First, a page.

In this paper, we would like to come up with a more quantitative evaluation of the possible role of haploid selection in shaping heterochiasmy. For that purpose, we first updated the dataset of Burt et al.  on heterochiasmy, focusing on genetic maps that have become available over the last 15 years. We then determined how fast heterochiasmy evolves, in order to measure the amount of phylogenetic inertia on this trait. Finally, we determined whether variables such as gender, heterogamety, or the opportunity for selection in the haploid phase, could explain variation in heterochiasmy. If there is selection with substantial epistasis on some genes during the haploid phase, we expect the sex with the greater opportunity for haploid selection to show less recombination. Alternatively, if selection during the haploid phase is weak or without substantial epistasis, we do not expect it to produce a directional bias in the amount of recombination displayed by either sex.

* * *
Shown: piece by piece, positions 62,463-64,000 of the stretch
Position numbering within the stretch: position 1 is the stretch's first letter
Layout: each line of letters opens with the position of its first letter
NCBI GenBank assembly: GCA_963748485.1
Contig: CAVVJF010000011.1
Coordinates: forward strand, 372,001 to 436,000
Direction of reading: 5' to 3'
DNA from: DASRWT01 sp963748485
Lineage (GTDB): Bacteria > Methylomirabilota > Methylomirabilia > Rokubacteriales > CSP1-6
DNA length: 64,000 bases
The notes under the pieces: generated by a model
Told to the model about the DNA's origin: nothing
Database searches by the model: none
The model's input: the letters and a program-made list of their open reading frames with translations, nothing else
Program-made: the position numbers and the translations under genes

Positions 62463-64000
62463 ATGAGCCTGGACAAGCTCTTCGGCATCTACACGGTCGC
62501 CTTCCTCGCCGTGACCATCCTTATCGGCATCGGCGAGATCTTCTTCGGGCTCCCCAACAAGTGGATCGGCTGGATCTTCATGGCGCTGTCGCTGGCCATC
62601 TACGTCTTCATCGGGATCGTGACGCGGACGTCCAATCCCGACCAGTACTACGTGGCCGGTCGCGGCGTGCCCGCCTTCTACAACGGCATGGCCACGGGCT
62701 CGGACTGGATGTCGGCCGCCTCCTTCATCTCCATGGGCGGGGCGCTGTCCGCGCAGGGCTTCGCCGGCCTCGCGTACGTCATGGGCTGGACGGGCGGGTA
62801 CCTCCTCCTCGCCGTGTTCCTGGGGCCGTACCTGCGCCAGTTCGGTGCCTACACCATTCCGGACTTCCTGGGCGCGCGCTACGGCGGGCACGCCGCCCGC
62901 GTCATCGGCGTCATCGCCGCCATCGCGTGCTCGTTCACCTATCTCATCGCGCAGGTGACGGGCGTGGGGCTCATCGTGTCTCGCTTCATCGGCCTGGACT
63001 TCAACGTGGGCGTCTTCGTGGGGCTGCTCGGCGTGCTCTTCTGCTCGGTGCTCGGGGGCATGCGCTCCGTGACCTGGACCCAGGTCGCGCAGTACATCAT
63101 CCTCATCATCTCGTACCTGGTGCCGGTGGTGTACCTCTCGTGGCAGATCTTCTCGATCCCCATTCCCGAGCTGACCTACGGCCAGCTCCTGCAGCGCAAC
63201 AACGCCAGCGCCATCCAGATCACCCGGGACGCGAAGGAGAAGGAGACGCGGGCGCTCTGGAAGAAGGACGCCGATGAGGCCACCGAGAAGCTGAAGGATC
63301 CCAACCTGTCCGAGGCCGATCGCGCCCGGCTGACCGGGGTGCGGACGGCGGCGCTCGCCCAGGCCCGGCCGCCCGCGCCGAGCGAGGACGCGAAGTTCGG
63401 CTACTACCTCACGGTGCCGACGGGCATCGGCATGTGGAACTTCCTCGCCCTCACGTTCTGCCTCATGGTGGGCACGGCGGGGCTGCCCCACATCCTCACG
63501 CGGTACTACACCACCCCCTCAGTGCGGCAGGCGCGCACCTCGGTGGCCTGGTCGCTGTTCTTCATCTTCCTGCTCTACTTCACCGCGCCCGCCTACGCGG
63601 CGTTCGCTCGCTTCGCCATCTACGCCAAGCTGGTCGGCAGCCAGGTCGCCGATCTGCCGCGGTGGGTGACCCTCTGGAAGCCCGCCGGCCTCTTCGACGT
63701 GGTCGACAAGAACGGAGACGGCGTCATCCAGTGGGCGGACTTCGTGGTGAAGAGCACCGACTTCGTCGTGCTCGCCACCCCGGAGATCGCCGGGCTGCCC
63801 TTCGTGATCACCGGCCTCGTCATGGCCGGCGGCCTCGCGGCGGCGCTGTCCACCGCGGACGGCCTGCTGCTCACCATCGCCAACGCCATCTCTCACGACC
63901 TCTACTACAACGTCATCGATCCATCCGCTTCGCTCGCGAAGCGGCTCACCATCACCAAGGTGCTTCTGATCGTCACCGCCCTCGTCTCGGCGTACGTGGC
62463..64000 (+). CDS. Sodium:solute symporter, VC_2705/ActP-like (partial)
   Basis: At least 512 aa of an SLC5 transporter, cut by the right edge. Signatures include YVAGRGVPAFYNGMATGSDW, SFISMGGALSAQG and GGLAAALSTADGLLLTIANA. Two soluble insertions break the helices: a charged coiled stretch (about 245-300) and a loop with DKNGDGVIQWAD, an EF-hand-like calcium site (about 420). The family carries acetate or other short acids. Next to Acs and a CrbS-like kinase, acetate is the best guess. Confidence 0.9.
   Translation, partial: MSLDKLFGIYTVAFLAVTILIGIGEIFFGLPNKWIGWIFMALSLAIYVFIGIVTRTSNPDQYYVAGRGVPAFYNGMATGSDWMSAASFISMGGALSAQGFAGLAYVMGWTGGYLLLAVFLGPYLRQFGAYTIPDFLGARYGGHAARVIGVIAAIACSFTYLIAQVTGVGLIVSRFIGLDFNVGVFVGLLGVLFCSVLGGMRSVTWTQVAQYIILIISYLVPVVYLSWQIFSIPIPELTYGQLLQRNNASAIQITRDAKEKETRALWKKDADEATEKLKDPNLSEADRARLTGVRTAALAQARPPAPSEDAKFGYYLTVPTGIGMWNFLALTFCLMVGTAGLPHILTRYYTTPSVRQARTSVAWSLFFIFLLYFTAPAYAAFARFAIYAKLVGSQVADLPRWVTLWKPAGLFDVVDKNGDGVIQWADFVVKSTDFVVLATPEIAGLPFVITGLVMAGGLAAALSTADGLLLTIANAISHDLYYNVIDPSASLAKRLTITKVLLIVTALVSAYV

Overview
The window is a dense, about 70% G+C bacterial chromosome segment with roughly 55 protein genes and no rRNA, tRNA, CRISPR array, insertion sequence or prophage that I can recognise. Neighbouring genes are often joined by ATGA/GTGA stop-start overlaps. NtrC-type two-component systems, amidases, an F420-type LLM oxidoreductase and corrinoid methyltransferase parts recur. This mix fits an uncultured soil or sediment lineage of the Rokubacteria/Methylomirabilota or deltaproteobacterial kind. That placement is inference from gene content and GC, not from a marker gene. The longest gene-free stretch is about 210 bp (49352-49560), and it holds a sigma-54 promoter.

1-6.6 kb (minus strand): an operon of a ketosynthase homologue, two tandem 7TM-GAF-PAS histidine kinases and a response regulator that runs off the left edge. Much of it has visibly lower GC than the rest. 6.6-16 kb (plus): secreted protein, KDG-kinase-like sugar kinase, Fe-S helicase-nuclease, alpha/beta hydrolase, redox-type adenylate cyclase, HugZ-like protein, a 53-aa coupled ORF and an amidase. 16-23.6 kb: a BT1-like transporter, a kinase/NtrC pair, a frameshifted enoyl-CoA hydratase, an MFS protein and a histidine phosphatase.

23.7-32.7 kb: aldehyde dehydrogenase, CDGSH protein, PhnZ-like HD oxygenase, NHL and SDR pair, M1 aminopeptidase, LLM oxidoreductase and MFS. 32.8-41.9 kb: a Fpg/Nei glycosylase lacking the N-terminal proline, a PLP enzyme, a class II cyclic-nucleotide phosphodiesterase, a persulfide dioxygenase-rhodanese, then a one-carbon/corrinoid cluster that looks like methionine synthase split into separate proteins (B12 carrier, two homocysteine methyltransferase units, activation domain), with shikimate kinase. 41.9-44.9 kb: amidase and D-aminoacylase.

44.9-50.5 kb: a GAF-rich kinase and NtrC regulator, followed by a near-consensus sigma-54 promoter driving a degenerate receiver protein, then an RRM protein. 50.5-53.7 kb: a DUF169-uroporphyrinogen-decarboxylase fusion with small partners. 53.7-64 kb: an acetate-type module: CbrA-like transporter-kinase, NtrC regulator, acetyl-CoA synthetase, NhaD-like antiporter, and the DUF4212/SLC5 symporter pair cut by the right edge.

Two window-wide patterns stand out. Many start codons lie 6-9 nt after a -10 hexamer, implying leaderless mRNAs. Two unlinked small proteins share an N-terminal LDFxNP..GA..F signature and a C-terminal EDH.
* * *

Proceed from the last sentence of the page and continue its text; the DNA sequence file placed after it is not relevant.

Heterochiasmy is a fast-evolving trait, and phylogenetic inertia does not satisfactorily explain its distribution. In contrast to achiasmy, we found that heterochiasmy is not influenced by the nature of the sex chromosomes. This is interesting, because it suggests that achiasmy and heterochiasmy are influenced by qualitatively different evolutionary forces, although they seem to differ only quantitatively. It would be useful to determine whether achiasmy evolved to reduce the average recombination rate or to change the relative amount of recombination between the sexes. The two situations may be discriminated by determining whether the homogametic sex in achiasmate species tends to recombine more than in closely related chiasmate species. Evidence for such compensation would indicate that achiasmy did not evolve to reduce the average recombination rate. In the absence of such compensation, however, achiasmy may simply reflect selection for tight linkage. In such a situation, we propose that Haldane-Huxley rule may be caused by the converse argument to the one previously considered: The presence of achiasmy only in the heterogametic sex may reflect selection to maintain nonzero recombination rate on X or Z chromosomes in the homogametic sex. In species in which the average autosomal recombination rate is selected against (i.e., towards a lower equilibrium value), loss-of-function (recombination) mutations with an effect restricted to one sex may spread only if they affect the heterogametic sex, because mutations suppressing recombination in the homogametic sex completely suppress recombination on the X or Z chromosome. The same argument applies to XO species and may explain why achiasmy is associated only with the heterogametic sex. In addition, this hypothesis does not require the existence of genes suppressing recombination between the sex chromosomes with autosomal pleiotropic effects. Under this hypothesis, there is no reason to find an effect of the presence of heteromorphic sex chromosome on the amount of heterochiasmy, as originally envisioned by Haldane and Huxley. Overall, this hypothesis would explain why heterochiasmy and achiasmy differ qualitatively and why we do not observe any effect of sex chromosomes on heterochiasmy.